filtered by Capital Campaigns, Worship, Youth
By Nelson Serrano
In A Young Person in a Young Church, Nelson Serrano narrates his experience of the Episcopal Church as a millennial in Colombia, telling us how a church that values the young becomes youthful and vibrant in its ideas and actions. This article is available in English and Spanish.
By Nicole Foster, Colin Chapman, Hershey Mallette Stephens
Why is it important to place millennials in positions of leadership and decision-making in our church? In Millennials in Leadership, Nicole Foster, Colin Chapman and Hershey Mallette Stephens share the challenges of their generation and why we need more voices like theirs to strengthen and invigorate our church and future.
By Alissa Anderson
People often have strong opinions about what they believe millennials care (or not) about. In Millennial Mythbusters: Church Edition, Alissa Anderson dispels some common myths and shares truths about millennials and their life in church.
By Jason Merritt
Reaching millennials, bringing them into church life and retaining them is something many congregations have struggled with. In Engaging Millennials, Jason Merritt shares ideas on how to listen, learn and be present to build trust and have fruitful relationships with this frequently stereotyped group.
By Adriane Bilous
How can we create an authentic faith experience for millennials? In Authenticity and Community, Adriane Bilous explores the qualities this generation is drawn to: vulnerability, acceptance of imperfections and creating community.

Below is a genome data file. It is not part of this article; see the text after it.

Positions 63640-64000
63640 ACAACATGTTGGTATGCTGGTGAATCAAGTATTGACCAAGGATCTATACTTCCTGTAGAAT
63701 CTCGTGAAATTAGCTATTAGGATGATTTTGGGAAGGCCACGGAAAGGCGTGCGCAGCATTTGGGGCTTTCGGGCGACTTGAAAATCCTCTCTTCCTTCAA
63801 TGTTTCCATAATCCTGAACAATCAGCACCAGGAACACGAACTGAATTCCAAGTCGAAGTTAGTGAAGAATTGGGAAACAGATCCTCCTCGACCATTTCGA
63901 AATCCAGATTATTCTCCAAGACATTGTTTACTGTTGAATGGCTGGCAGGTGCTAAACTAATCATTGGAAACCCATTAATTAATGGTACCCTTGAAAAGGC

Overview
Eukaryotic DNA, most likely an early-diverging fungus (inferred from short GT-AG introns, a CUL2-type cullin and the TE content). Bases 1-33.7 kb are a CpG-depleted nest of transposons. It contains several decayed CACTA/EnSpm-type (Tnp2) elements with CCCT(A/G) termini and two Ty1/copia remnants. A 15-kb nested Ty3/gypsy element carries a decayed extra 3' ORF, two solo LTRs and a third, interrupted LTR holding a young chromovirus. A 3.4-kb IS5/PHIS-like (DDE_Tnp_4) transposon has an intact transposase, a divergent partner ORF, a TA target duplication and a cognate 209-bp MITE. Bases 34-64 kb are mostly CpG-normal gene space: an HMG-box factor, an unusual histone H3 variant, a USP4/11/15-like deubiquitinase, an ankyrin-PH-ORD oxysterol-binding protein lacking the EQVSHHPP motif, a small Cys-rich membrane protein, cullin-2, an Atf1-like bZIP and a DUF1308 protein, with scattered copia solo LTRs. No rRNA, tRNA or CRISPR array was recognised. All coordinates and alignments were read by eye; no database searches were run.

By Charis Bhagianathan
As a group, millennials may be one of the most stereotyped and misunderstood generations. As a millennial myself, I know this to be painfully true. There is a strange dichotomy in the perception of millennials in church life – people have unwavering opinions about millennials, what they respond to and what will bring them to church, while simultaneously mourning the disappearance of young people from church life.
By Janet Lombardo
Communities often get tied up by their buildings, unwilling to see that new life can be had when we free ourselves from their constraints.
By Mike Chalk
Every so often the leadership of a congregation decides that it is necessary to spend some valuable time discerning what needs to be addressed.
By Jerry Keucher
The Discernment phase of a capital campaign is as important as either the Feasibility Study or the Solicitation phase, and it is a unique part of ECF’s capital campaign method.
By Linda Buskirk
St. Dunstan’s Episcopal Church in Madison, Wisconsin, developed a fun way to communicate why projects to be accomplished in their capital campaign were important.